Bottles, Bottles, and More Bottles Part 2

Another thing that I found while working on this project isn't strictly a bottle, but a label from a bottle. This label came from a product that has the nickname of "Puke Weed" or "Indian Tobacco".According to the University of Maryland Medical Center, in the 19th century American physicians used this to induce vomiting to remove toxins from body. It was also used as a remedy for respiratory conditions when smoked. Up until 1993 it was also used as a nicotine substitute to help people quit smoking. However, if used in the wrong manner without doctor supervision it is a potentially toxic herb that has symptoms such as dry mouth, convulsions and even comas. Due to the fact that the label is clear glass, we had to carefully set it up against a plain white coffee mug so that you could actually read it, which you can just see the handle of on the left side. 

Bottles, Bottles, and More Bottles

So for the past week and a half I have been working on adding many of our medicine bottles to our records and working on trying to identify when and where they come from.

One of the more interesting things that I found in our collections was for something called "August Flower Green's Dyspeptic Medicine". This particular bottle was interesting because not only was there the original box for the product, but also a tiny corkscrew that you use to open the bottle as well as a paper instructions sheet detailing how to use it. Based on some research that myself and other volunteers here at the Historical Society did, we estimate this product to be from the late 19th century or early 20th century since there is a note on the back of the box that mentions an increase in price due to the war, which we think implies the Spanish American war. 

August Flower

Eye can see you!

Some of the many interesting things that are a part of the medical collection here at the La Crosse County Historical Society are a collection of Optometrist tools that were donated by Dr. Charles Vaslow.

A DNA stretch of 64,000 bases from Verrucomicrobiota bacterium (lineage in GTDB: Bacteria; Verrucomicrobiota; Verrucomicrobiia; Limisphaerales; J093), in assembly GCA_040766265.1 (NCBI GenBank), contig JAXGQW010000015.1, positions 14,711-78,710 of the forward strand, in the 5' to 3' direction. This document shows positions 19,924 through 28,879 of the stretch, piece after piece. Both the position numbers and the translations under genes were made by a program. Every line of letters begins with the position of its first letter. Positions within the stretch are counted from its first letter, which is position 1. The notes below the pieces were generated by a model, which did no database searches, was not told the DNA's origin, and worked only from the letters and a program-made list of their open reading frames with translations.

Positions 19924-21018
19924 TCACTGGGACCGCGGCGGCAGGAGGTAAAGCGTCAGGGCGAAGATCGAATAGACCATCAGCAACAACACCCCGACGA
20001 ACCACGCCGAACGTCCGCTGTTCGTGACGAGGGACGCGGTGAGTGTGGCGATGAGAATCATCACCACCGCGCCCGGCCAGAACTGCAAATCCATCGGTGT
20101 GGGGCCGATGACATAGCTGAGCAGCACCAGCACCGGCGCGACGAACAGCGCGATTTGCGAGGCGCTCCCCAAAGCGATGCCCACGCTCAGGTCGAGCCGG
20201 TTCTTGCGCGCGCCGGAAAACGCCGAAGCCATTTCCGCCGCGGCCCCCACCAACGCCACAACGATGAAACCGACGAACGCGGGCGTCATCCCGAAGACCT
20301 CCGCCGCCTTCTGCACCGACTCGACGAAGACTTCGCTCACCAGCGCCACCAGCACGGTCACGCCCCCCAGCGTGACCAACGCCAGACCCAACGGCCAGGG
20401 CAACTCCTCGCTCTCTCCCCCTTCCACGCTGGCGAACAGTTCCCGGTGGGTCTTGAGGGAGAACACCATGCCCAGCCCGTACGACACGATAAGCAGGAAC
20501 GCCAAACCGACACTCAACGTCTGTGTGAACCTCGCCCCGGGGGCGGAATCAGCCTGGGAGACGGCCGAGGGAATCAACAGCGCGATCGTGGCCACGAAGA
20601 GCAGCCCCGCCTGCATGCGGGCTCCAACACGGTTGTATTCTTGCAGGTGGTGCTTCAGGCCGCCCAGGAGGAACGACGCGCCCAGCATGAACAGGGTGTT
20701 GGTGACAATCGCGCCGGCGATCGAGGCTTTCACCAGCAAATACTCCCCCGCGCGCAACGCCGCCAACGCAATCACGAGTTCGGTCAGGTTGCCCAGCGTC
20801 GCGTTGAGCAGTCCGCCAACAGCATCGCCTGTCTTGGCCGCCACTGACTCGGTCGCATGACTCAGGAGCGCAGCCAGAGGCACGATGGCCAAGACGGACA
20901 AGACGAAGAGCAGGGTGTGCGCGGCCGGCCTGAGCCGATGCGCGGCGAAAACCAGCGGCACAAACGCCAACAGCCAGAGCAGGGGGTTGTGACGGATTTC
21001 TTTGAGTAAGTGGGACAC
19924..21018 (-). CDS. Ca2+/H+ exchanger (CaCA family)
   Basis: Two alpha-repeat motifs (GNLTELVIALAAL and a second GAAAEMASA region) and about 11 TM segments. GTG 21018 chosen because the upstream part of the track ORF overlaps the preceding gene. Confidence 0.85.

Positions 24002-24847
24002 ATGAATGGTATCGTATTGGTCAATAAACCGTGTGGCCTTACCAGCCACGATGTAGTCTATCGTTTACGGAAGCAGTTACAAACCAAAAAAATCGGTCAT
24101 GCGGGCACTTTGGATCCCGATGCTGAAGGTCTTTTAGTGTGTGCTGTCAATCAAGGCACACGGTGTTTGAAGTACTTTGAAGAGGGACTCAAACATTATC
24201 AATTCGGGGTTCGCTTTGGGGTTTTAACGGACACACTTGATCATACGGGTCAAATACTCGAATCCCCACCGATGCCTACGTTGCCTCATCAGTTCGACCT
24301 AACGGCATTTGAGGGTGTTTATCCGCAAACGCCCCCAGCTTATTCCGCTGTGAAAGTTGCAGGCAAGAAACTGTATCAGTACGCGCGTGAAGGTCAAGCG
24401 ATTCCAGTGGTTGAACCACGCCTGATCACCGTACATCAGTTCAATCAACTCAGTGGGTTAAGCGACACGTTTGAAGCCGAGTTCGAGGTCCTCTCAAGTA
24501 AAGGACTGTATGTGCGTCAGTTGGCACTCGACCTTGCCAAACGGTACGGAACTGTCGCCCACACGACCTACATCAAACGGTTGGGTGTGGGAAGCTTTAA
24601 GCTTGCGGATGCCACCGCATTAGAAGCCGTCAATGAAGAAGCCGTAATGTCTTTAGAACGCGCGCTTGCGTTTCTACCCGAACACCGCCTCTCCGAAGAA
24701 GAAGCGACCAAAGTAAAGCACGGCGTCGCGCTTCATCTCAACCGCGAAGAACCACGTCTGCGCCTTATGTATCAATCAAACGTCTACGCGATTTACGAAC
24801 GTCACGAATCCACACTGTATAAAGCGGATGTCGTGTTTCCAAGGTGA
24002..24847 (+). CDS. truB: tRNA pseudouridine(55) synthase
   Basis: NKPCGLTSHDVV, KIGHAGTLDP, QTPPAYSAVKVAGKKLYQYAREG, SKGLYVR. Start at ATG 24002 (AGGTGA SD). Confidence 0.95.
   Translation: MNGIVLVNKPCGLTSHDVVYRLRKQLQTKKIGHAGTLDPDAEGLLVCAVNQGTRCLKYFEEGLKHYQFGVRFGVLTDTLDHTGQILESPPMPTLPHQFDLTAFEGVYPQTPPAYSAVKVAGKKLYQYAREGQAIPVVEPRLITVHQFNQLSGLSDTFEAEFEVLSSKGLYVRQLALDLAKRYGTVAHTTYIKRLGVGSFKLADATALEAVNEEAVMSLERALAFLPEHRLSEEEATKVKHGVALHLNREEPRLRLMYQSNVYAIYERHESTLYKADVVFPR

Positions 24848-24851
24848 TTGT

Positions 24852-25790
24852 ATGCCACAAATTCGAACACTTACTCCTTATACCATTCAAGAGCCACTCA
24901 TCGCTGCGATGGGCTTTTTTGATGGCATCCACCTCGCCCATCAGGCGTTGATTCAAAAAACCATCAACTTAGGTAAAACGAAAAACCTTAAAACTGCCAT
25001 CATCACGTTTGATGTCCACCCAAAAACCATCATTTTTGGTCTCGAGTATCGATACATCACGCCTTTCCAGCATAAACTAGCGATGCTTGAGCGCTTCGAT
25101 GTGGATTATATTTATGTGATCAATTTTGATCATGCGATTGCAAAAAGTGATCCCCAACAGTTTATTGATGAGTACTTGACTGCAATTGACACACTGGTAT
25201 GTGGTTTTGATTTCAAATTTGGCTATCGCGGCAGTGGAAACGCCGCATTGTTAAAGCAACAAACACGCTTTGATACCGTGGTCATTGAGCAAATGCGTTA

Dr. Vaslow was a man who helped the community on multiple occasions and his deeds were even recognized in the La Crosse Tribune on multiple occasions, once in 1955 for performing eye exams on school children and again in 1977 as being a vital contributor to making the La Crosse area better. He practiced his business out of a shop located at 423 Jay Street that has since been torn down. 

One item that was donated is a black handled ophthalmoscope that is used to examine the retina and other parts of the eye and can be used to detect symptoms of numerous eye diseases including glaucoma and even help predict strokes in cases of arterial hypertension. This tool was commonly used during routine eye exams and could even be used in regular doctor exams as part of a whole body check up. 

The black-handled Ophthalmascope

The black-handled Ophthalmascope

 

 

 

La Crosse Tribune clipping from March 10, 1955 showing Dr. Vaslow measuring the curvature of the eyes of Cynthia Whitewater for astimatism 

La Crosse Tribune clipping from March 10, 1955 showing Dr. Vaslow measuring the curvature of the eyes of Cynthia Whitewater for astimatism 

Introduction

Hi!

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My name is Miranda and I am a senior at the University of Wisconsin - La Crosse who is interning here at the La Crosse County Historical Society for the Spring 2017 semester! I am an archaeology major with minors in Anthropology and Spanish, and as part of my senior year I am writing my senior thesis on museum curation methods which is a perfect fit for the job here at the Historical Society as I will be helping to catalog various items throughout the semester. I am super excited to be taking you on a journey through the history of medical devices that we have here which will be a fun and interesting learning experience for us all.